“And what that comes down to is sort of the two bubbles, which we’re now dealing with. One is the bubble of the company and keeping anybody who’s onstage and backstage essentially isolated. And then the other is the bubble of the audience.” (To keep cast and crew members safe, coronavirus testing is regularly administered.)

Occasional interruptions in a seamless return still crop up: Last week, “Come From Away” was forced to cancel performances after coronavirus activity was detected locally. But the rapid localized response only reinforced a faith that protections were in place to keep the productions healthy.

Some of the consumer confidence can be traced to a sophisticated tracking system when outbreaks occur. As both Cassel and Estreich recounted, phone apps containing personal QR codes — those square bar codes that can be read by identification devices — have become a regular part of Australians’ lives. When they enter public buildings, the QR code readers record their entry for possible tracing later.

“That’s really the heart of covid management here in Australia, that ability to be able to quickly contact-trace and lock everybody down,” Cassel said.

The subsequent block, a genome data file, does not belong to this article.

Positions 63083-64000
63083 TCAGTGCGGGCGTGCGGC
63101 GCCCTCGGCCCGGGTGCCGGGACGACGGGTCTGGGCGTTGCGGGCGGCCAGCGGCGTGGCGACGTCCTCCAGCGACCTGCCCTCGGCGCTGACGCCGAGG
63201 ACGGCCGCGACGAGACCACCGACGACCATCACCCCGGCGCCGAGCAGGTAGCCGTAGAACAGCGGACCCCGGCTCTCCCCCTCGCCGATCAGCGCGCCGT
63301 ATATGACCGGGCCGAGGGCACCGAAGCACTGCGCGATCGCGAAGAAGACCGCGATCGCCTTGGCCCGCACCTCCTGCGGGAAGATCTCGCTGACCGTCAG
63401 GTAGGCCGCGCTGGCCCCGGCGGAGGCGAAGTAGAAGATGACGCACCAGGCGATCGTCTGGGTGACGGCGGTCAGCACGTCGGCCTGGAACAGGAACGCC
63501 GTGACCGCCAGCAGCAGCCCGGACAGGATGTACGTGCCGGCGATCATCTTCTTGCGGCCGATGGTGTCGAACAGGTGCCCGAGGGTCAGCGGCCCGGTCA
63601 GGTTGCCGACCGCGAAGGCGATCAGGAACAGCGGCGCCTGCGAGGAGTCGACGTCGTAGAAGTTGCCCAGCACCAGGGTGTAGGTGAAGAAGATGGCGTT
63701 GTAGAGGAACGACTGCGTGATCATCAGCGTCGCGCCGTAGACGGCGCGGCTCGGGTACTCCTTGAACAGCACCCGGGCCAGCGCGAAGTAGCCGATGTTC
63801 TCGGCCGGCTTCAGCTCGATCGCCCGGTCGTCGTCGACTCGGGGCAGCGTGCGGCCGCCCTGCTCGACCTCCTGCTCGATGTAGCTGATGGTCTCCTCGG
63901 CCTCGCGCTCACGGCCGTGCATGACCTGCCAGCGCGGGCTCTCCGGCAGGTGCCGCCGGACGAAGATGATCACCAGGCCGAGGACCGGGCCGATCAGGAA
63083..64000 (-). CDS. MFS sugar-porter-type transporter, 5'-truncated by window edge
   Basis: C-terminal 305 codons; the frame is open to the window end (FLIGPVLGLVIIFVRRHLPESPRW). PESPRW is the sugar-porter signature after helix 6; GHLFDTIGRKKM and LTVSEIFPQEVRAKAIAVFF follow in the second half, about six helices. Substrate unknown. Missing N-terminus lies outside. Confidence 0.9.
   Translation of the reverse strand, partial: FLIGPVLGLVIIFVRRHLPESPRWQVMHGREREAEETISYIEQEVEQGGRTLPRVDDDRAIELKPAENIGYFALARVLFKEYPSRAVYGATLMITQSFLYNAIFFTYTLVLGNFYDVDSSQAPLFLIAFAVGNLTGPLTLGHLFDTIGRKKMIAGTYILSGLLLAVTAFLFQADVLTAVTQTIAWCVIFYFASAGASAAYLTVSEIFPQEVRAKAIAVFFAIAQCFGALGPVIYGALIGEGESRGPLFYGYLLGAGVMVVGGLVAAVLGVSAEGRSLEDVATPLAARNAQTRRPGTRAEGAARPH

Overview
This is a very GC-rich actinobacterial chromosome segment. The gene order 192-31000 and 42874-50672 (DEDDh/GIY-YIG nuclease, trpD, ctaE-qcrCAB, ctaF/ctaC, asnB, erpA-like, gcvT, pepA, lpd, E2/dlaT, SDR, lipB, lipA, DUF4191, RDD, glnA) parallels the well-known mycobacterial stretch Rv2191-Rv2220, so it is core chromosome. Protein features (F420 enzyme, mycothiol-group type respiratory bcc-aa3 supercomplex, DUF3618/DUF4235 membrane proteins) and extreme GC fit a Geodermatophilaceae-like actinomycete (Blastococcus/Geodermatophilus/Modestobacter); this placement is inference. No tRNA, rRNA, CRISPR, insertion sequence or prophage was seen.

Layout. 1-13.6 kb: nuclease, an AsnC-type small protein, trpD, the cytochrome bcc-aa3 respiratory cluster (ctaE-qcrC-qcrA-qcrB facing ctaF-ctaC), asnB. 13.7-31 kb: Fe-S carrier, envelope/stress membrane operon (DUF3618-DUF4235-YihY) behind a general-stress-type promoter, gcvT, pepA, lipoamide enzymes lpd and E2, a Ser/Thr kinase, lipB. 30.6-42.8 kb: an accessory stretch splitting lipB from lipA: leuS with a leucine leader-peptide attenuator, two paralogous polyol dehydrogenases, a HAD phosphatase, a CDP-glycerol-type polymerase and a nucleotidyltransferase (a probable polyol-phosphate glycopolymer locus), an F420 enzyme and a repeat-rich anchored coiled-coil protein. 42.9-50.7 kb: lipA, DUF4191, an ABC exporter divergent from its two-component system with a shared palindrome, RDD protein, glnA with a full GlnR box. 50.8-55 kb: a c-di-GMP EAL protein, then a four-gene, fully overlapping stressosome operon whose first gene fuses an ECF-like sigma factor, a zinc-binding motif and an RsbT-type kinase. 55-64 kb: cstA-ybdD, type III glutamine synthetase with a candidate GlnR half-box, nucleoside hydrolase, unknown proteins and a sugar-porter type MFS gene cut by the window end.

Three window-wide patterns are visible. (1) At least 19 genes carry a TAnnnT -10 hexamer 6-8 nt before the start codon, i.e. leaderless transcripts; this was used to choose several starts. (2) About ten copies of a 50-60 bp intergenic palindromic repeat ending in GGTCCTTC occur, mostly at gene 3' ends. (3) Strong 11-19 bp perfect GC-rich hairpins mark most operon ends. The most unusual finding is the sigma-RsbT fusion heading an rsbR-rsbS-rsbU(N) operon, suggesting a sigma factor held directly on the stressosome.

Schumacher learned firsthand how meticulous the Australians are about isolating visitors for a mandatory 14-day quarantine. Arriving at the airport in Sydney, he recalled, passengers were met by soldiers. “And they guide you onto one of a handful of buses,” he said. “You’re socially distanced on the bus, you have a military escort on motorcycles, with the bus going into the city. They take you off the bus two by two. It’s a little bit like leaving the Ark, if you will. And you didn’t know what hotel you were going to until the door of the bus closed.”

Once registered, an airman escorted him to his room, and locked him in. “You don’t have a key. You can’t get out,” he said, adding that meals were delivered three times a day.